Potosi silver mine

Written by Jane Harris No Gravatar

At 4,070 metres Potosi is the highest city in the world. It was founded in the sixteenth century by Spanish invaders and quickly became the richest and most powerful city in South America because of one thing – silver. The mountain behind the town contained an abundance of the precious metal, and wealth from mining funded the city’s stunning colonial squares, houses and churches. These remain today, hence Potosi’s status as a UNESCO world heritage site. One only has to wander around the museum housing the city’s old printing mint to appreciate quite how financially elevated a position Potosi held.

But the wealth came at a price. The indigenous population as well as slave labourers brought in from Africa were forced to work in the mines in awful conditions. Once they entered the mine many never saw the light of day again. In total, over eight million people have died in Potosi’s mines.

Most of the silver has long since been depleted, but small veins of zinc, tin and other minerals still exist, so the mountain is mined to this day. Tourism has developed around the mine. Indeed it is the biggest pull for travellers to the area. Underground tours are advertised all around the city – often by life size mannequins in mining outfits.

Participants pay the tour company a small fee for the tour. They are then kitted out in protective clothing and taken to the local miners’ market to buy gifts for the miners in the form of mining equipment (dynamite, ammonium nitrate and metal fuses) and soft drinks. A trip to one of the private processing plants follows before the trip to the mine proper begins.

The miners work in cooperatives and each cooperative decides whether or not to invite tourists into the tunnels in which they work. Still, I found it difficult to decide whether or not to sign up. On the one hand I hoped that the gifts might reduce the money the miners had to spend on equipment and the time they had to spend underground. On the other hand I felt uncomfortable that our gifts were supporting a way of life that is fundamentally harmful to those engaged in it.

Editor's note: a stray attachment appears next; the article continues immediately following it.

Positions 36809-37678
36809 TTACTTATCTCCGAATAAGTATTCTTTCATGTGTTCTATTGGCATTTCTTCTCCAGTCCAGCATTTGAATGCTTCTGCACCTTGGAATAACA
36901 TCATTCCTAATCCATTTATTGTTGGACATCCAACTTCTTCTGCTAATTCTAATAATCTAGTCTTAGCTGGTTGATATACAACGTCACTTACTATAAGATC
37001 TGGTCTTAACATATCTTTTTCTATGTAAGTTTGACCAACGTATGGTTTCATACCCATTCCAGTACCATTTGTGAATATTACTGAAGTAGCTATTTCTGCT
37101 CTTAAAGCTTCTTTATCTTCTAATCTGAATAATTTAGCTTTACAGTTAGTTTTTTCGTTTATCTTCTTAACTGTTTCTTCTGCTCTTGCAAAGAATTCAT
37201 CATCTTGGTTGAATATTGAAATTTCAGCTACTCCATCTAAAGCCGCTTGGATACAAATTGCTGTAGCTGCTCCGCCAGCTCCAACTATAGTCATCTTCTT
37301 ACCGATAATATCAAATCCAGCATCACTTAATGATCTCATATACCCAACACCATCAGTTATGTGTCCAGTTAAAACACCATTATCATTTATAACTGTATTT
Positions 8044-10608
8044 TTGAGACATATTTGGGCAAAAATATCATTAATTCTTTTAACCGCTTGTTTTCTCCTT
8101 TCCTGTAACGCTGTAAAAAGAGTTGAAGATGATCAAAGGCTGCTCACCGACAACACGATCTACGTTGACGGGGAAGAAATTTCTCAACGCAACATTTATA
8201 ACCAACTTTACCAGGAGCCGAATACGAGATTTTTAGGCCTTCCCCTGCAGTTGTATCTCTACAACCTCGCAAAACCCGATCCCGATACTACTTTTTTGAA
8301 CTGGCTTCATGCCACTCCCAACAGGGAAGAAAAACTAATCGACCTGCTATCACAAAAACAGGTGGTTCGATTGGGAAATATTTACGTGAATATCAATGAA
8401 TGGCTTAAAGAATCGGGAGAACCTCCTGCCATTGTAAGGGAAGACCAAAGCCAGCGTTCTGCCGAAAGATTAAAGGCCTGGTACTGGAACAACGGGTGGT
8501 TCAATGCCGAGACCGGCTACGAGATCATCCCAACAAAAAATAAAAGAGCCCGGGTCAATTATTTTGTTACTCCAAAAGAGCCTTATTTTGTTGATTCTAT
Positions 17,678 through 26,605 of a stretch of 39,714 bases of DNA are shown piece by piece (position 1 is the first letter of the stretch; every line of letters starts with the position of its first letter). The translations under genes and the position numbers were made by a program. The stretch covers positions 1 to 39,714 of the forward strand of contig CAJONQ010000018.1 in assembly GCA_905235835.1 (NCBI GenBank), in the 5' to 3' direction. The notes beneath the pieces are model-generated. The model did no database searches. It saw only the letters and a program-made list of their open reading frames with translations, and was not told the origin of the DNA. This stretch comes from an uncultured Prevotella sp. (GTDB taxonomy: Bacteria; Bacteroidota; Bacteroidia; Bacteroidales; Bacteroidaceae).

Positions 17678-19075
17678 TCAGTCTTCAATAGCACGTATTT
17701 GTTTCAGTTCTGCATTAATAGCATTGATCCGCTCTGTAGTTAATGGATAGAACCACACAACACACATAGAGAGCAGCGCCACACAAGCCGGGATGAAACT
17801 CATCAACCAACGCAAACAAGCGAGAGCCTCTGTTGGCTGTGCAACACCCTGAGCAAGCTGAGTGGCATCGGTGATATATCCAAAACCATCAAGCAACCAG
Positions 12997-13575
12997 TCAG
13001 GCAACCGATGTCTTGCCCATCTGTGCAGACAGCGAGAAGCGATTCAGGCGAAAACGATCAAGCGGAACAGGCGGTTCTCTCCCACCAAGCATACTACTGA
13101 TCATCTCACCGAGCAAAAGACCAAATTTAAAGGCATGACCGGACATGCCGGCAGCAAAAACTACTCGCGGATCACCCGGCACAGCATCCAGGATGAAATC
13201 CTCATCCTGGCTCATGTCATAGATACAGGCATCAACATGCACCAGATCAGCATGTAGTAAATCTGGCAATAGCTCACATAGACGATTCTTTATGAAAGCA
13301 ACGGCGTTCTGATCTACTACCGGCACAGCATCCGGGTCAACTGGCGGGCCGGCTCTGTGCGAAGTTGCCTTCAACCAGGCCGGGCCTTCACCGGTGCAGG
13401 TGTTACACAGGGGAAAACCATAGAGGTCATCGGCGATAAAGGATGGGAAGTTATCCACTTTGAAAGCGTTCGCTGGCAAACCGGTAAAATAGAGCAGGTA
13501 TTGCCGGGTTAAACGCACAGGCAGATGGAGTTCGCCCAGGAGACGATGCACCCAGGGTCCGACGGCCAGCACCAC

We watched an excellent documentary about the conditions in the mine, called The Devil’s Miner and decided to give it a miss. But our minds were changed by a conversation with a fellow traveller who had taken the tour the previous day and felt the tours to be a positive thing for the local community. Certainly the guides are all ex-miners, so in that respect the tours offer an alternative profession for a lucky few in an area where other options are thin on the ground.

We set off later that day and within an hour of leaving the town were 20 metres below ground in some of the harshest working conditions I have ever seen. Miners heave one ton trucks through dark tunnels 65 metres underground in temperatures of over 35 degrees centigrade. The fact that most miners in Potosi work in cooperatives, setting their own hours and conditions of work might sound better than having hours imposed on them by private owners but in reality poverty is the more demanding boss. The three private companies that work the mountain at least ensure that nobody works more than an eight hour day and that a minimum age of 18 is adhered to. With no limits imposed on their working day it’s not uncommon for cooperative miners to work for more than 12 hours without a break and for children as young as 12 to be working down there.

Miners chew coca leaves incessantly. Part of the plant from which cocaine is derived, coca acts as an artificial stimulant, and also supposedly helps to suppress anxiety about safety in the mine. Not surprisingly miners also look for divine assistance. While they accept the Christian god above ground they believe he holds no sway in the bowels of the earth. They seek instead to placate Tio – the god of the underworld. Each mine has its own Tio – formed from rock or clay. The Tio is brought offerings of alcohol, cigarettes and coca leaves in order to ensure miners are allowed to work without injury or death.

The most frequent cause of both in the mines is a ‘cave-in’ caused by constant dynamiting. Many other miners die from respiratory disorders. Dust generated by underground explosions carries asbestos and other harmful minerals. These shorten the life expectancy of miners from a Bolivian average of 61 to around 45.

We met a man who had worked there for 25 years. At 41 he was just a year older than me. He started working in the mine the same time I finished my O-levels and has done so ever since. He spoke to us from a hole just a foot or so across, eight foot below us, and as we stood there with our guide translating his muttered responses, I knew that he would probably be dead within five years